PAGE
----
Does anyone care that Jane and John Smithe became the first couple from rural Northland to summit Mount Impossible?
The comments posted on my blog show a declining interest in today’s climbing world and the highest level of disdain I’ve seen in covering the climbing world since 1999. And it appears that even the general media world is adjusting. Long-time climbing publications have sold to the lowest bidder. As a result, they are transitioning from print to online publications that feature captivating stories like “The Best Biodegradable Bag for your Poop” or the “Top 10 Ways to Wear Socks.”
Climbing forums have plenty of pithy comments citing fast food restaurants on the summits, paved trails, and men (and women) in kilts (and stilts) doing the ordinary. And, of course, a fan favorite, “Getting to the top is optional, getting down is mandatory,” where the author thinks they invented the saying (apologies to Mr. Viesturs.) Everyone is a comedian, it appears, even me.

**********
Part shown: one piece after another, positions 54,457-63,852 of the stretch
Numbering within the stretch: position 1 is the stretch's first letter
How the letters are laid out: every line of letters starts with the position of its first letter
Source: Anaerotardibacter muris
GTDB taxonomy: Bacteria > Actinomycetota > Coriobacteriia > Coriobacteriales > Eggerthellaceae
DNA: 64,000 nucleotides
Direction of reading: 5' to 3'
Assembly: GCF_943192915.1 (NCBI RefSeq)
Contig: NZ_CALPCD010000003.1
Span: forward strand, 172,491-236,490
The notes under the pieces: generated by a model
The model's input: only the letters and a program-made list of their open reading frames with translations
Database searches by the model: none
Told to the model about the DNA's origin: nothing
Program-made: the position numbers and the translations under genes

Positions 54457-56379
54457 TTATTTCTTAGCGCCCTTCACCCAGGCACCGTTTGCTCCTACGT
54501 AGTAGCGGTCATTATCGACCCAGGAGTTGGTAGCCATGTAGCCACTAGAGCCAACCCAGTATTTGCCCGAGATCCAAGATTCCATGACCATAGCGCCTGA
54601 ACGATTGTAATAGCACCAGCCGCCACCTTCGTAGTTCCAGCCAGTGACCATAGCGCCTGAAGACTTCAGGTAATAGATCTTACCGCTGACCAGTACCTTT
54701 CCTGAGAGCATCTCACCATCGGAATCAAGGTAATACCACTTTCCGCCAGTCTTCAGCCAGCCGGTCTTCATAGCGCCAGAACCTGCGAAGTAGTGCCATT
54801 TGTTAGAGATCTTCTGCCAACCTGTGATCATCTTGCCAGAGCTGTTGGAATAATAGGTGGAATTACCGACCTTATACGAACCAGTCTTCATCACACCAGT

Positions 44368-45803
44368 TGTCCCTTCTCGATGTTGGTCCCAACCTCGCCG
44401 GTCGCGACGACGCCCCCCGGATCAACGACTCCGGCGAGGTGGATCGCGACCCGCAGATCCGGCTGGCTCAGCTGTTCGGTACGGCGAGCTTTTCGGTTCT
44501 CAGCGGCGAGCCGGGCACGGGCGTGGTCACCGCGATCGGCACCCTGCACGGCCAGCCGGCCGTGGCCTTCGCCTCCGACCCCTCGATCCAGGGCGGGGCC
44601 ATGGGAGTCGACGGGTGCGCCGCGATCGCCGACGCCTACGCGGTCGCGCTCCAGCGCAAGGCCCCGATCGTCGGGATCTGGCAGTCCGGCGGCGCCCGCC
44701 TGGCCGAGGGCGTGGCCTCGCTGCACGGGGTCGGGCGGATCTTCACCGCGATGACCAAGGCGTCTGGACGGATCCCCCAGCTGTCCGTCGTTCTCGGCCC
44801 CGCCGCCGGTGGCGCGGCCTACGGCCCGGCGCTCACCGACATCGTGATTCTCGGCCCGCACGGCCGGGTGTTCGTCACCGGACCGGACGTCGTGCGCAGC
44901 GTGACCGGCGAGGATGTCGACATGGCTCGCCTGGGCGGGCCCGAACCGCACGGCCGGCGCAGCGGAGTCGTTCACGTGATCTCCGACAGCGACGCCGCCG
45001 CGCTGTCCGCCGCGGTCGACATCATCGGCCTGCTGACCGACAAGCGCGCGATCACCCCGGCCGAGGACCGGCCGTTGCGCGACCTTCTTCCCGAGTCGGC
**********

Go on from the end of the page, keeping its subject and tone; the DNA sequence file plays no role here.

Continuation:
This summer, a reporter researching an Everest story asked me to “explain the difficulty and significance of Barney being number 646th American to summit Everest.” I politely explained that even the magazines sold at a grocery store checkout lane wouldn’t cover it.
So what’s going on?
I’ll break down what I see as the reason, but for those with little time, or interest, this is my take. The explosion of vanity combined with the arrogance of self-promotion is destroying what little credibility ever existed in the climbing world from the eyes of the masses. Feats once admired are now questioned. Climbs once coveted are now commonplace. It feels like everyone claims their accomplishment as some record. Small teams of professionals, or at least qualified amateurs, have morphed into scores of individuals supported by expert climbers who do all the dirty work. In a sport where “style” was once paramount, it’s now not understood. And the public is bored and has little interest in Mr. and Mrs. Smithe’s achievements.
This is not new; it’s just the magnitude that has changed. Climbing God, R. Messner regularly chides the climbing world as nothing more than tourists. He chastises those who climb with support, use helicopters, and especially supplemental oxygen. Yet, oddly, he seems to admire those who claim records using those precise crutches.